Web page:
Destination: Adamstown

This northern Lancaster County hamlet is home to history, antiques, the nation’s oldest hat manufacturer, the state’s first microbrewery and Lancaster County’s best swim team.

Fall Happenings

Stoudt’s Oktoberfest
Do you love German music, Stoudt’s beer, German-style food and dancing? Then, head for Stoudt’s in Adamstown.
October 1: Mountain Xpress Band (1-5 p.m.)
October 8: Mädel Jäger Band (1-5 p.m.)
October 15: Alex Meixner (2-6 p.m.) October 22: Joe Weber Orchestra (1-5 p.m.)
2800 N. Reading Rd., Adamstown. Ticket prices vary, call 717-484-4386×204 or visit stoudts.com for details.

Fall Festival at
Brecknock Orchard

October 7, 9, 14, 21, 28
Wagon rides, activities for all ages, free food samples, straw and rope mazes, outdoor games, demos and displays will keep the whole family entertained. 390 Orchard Rd., Mohnton. 8 a.m.-5 p.m. Brecknockorchard.com.

AppleUmpkin Fest
October 21 (rain date, October 22)
Event features craft vendors, apple dumplings, kids’ activities, a pumpkin-chucking contest, food stands, a costume parade, hayrides and more. Adamstown Grove, 300 W. Main St., Adamstown. 10 a.m.-4:30 p.m. Adamstowncommunitydays.com.

Stoudt’s Brewing
Distance Classic

October 21
The 12K race, which is based at Stoudt’s, is directed by the Lancaster Road Runners Club. All finishers will receive a traditional pint glass, a beer and a fresh loaf of bread from the Wonderful Good Market. Registration begins at 8:45 a.m. Start time is 10 a.m. For details, visit lrrclub.org.


Back in the 70s and early 80s, my sister Ginny and I spent nearly every Sunday in Adamstown. We were both into old stuff, and perusing the stands at Renninger’s and the Black Angus provided us with lots of finds. Oh, sure, we went through other phases – chrome and glass for me and Williamsburg for her – but to this day, we love the blanket chests, clothes trees, tables and chairs that we found during our travels and that our dad refinished in his basement workshop.

We both love our pie safes – Ginny’s belonged to our grandmother, while mine was discovered by my dad in a North Carolina barn. Jack Cunningham of The Salt Box made new punched-tin inserts for it. Ginny also adores the desk she bought at an auction that was held for Gladys Good, who owned Good’s Dairy with her husband, Bob. We both worked at Good’s as high school and college students. I suppose we’re just two sentimental boomers.

Ginny was also an avid collector of Fiesta ware. My thing was decoys. We both collected stained glass. I tired of mine and sold the window-sized pieces at a garage sale. I kick myself every time I see stained glass creatively used in outdoor living areas.

I hadn’t been to Adamstown in ages. So, on a Sunday in late August, I drove up and took in Renninger’s, the Black Angus and for the very first time, Shupp’s Grove. It was fun and a bit frightening – it seems the wedding gifts boomers typically received are now classified as collectibles!

As seen at Michael McCue’s shop at Stoudt’s Black Angus Antiques: a colorful quilt and stone fruit. Stoudts.com.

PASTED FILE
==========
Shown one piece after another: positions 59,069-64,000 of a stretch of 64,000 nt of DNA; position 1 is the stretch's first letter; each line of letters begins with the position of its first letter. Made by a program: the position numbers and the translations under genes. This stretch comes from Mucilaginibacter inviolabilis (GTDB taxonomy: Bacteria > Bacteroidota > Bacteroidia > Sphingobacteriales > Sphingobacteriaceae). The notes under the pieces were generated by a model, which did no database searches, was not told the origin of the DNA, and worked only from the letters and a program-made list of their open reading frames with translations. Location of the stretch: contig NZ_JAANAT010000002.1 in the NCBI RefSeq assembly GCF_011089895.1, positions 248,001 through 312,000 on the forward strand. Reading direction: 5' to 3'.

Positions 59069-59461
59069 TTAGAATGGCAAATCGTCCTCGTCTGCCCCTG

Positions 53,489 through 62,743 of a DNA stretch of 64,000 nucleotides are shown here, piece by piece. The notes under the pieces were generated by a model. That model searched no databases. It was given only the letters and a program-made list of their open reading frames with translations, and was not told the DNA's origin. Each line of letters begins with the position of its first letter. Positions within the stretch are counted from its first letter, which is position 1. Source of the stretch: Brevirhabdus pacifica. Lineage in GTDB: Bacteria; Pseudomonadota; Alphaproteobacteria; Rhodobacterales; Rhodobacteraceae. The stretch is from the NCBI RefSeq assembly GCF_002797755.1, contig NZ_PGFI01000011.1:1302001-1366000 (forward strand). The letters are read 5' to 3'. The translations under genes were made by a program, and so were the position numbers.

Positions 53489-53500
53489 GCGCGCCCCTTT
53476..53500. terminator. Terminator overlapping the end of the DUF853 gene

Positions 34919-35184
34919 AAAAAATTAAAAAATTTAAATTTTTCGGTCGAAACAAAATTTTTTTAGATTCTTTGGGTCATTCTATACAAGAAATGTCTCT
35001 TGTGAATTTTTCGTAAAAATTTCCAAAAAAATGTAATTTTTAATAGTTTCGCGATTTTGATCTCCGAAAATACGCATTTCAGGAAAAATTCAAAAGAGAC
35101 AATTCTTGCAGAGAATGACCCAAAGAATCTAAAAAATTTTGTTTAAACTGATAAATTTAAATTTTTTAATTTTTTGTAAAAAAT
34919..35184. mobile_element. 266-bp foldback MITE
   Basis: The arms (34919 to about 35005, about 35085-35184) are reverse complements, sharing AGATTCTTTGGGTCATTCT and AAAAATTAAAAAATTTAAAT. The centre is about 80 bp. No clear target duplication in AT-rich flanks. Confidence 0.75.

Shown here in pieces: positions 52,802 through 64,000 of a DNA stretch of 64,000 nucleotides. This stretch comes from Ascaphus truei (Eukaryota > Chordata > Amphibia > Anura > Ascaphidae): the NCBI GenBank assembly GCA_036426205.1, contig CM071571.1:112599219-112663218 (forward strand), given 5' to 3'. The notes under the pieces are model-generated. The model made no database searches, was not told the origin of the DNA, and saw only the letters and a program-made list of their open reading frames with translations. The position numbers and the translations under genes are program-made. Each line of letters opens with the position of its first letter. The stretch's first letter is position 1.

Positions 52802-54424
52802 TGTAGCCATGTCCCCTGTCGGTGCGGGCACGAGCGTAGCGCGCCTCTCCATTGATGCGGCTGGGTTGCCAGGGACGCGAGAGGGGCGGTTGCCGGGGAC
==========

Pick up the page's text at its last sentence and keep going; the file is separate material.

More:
A Little History

Originally home to a Native American village, Adamstown was founded by William Addams on July 4, 1761. Only then, it was known as Addamsburry. It was incorporated as Adamstown on April 2, 1850. This Pennsylvania Dutch enclave is home to the nation’s oldest hat manufacturer – Bollman Hat Company – which was founded in 1868. It is also home to the state’s first microbrewery – Stoudt’s – which began operating in 1987.

But, antiques are what put Adamstown on the map. Widely known as Antiques Capital, USA, Adamstown’s renown dates to 1962, when antiques dealer, Charles Weik, began holding flea markets at Shupp’s Grove.

The venture was a hit. Locals took notice that the stuff they had stored in their attics was very popular with dealers and buyers from outside the area and began selling their stashes. On the flip side, dealers found the area so lucrative that they began to buy real estate along the main highway (Route 272) and set up permanent shops.

Venues such as Renninger’s (which began as a farmer’s market) switched their focus to antiques. More markets opened, including the Black Angus. Co-ops formed. The area is now home to an auction house – Morphy Auctions – which adds another layer to the mix.

Adamstown is also known for an event that is held three times per year – Antique Extravaganzas. Held in April, June and September/October (this year’s dates are September 28-October 1), a 7-mile stretch of Route 272 is filled with shops, dealers from across the country (some of whom are only in Adamstown for the event) and outdoor markets that offer extended hours, coveted antiques and sought-after collectibles. Visit antiquescapital.com for details.

As for the swim team reference, the Adamstown Gators, which is based at Adamstown Community Pool, claimed their fifth-straight win during July’s Summer Swim League Championships meet, beating their closest competitor by nearly 400 points.

If you love old stained glass, period doors, massive mantels, etc., then Oley Valley Architectural Antiques is your kind of place. It has the largest selection of architectural antiques in the country and is simply fascinating to walk through. Antiques procured from Oley Valley have been seen in more than 40 motion pictures, including Lincoln. Outdoors, you can find everything from fencing to the bathroom sink! Oleyvalley.com.



Leave a Comment

Your email address will not be published. Required fields are marked *